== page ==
'Volatility is a statistical measure of the dispersion of returns for a given security or market index. Volatility can either be measured by using the standard deviation or variance between returns from that same security or market index. Commonly, the higher the volatility, the riskier the security. In the securities markets, volatility is often associated with big swings in either direction. For example, when the stock market rises and falls more than one percent over a sustained period of time, it is called a 'volatile' market.'

Applying this definition to our asset in some examples:
  • Looking at the 30 days standard deviation of 28.1% in the last 5 years of Nike, we see it is relatively larger, thus worse in comparison to the benchmark SPY (18.7%)
  • Looking at volatility in of 31.5% in the period of the last 3 years, we see it is relatively higher, thus worse in comparison to SPY (22.5%).

DownVol:

'Risk measures typically quantify the downside risk, whereas the standard deviation (an example of a deviation risk measure) measures both the upside and downside risk. Specifically, downside risk in our definition is the semi-deviation, that is the standard deviation of all negative returns.'

Using this definition on our asset we see for example:
  • Looking at the downside deviation of 18.8% in the last 5 years of Nike, we see it is relatively larger, thus worse in comparison to the benchmark SPY (13.6%)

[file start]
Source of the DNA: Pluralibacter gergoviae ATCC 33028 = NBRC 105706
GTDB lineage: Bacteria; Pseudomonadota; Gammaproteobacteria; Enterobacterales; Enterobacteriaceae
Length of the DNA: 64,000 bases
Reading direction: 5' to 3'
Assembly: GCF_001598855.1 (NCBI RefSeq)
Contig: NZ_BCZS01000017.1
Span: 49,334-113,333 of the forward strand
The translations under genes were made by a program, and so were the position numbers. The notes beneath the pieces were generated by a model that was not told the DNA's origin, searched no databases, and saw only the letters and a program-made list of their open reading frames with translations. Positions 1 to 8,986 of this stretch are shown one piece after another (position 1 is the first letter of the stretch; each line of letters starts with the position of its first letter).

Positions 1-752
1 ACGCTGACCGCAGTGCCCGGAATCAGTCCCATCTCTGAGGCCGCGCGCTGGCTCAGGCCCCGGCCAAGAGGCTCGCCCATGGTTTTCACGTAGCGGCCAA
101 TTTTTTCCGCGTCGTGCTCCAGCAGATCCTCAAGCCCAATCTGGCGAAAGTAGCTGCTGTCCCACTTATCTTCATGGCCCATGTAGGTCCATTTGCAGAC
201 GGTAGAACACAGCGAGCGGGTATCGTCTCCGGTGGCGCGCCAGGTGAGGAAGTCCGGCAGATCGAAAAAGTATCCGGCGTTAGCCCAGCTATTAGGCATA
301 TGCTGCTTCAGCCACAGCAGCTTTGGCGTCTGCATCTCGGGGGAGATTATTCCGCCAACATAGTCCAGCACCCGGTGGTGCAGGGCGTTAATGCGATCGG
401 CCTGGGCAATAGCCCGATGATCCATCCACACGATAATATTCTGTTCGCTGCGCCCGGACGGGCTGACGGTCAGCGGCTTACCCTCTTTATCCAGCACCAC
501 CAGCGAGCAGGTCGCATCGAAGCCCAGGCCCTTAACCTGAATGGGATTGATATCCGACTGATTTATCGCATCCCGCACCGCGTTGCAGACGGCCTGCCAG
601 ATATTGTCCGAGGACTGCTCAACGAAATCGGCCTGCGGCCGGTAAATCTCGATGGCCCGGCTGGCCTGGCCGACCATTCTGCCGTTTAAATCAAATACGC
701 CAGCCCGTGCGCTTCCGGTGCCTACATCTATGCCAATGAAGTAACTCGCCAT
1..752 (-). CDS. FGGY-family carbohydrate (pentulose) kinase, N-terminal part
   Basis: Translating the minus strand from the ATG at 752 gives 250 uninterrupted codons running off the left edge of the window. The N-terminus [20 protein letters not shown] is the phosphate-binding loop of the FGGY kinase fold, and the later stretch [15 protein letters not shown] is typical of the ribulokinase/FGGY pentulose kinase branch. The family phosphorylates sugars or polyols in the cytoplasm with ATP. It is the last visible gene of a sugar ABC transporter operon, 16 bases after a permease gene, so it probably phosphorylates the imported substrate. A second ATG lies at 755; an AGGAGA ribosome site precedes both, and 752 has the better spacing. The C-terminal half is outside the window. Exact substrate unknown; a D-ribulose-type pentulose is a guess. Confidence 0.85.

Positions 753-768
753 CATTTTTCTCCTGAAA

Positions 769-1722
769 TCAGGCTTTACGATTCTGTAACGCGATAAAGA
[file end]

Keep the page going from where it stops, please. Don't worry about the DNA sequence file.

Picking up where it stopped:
• During the last 3 years, the downside risk is 21.1%, which is larger, thus worse than the value of 16.3% from the benchmark.

Sharpe:

'The Sharpe ratio was developed by Nobel laureate William F. Sharpe, and is used to help investors understand the return of an investment compared to its risk. The ratio is the average return earned in excess of the risk-free rate per unit of volatility or total risk. Subtracting the risk-free rate from the mean return allows an investor to better isolate the profits associated with risk-taking activities. One intuition of this calculation is that a portfolio engaging in 'zero risk' investments, such as the purchase of U.S. Treasury bills (for which the expected return is the risk-free rate), has a Sharpe ratio of exactly zero. Generally, the greater the value of the Sharpe ratio, the more attractive the risk-adjusted return.'

Which means for our asset as example:
  • The Sharpe Ratio over 5 years of Nike is 0.6, which is lower, thus worse compared to the benchmark SPY (0.79) in the same period.
  • During the last 3 years, the Sharpe Ratio is 0.79, which is greater, thus better than the value of 0.72 from the benchmark.

Sortino:

'The Sortino ratio improves upon the Sharpe ratio by isolating downside volatility from total volatility by dividing excess return by the downside deviation. The Sortino ratio is a variation of the Sharpe ratio that differentiates harmful volatility from total overall volatility by using the asset's standard deviation of negative asset returns, called downside deviation. The Sortino ratio takes the asset's return and subtracts the risk-free rate, and then divides that amount by the asset's downside deviation. The ratio was named after Frank A. Sortino.'

Applying this definition to our asset in some examples:
  • Compared with the benchmark SPY (1.08) in the period of the last 5 years, the excess return divided by the downside deviation of 0.89 of Nike is smaller, thus worse.
  • During the last 3 years, the downside risk / excess return profile is 1.18, which is higher, thus better than the value of 1 from the benchmark.

Ulcer: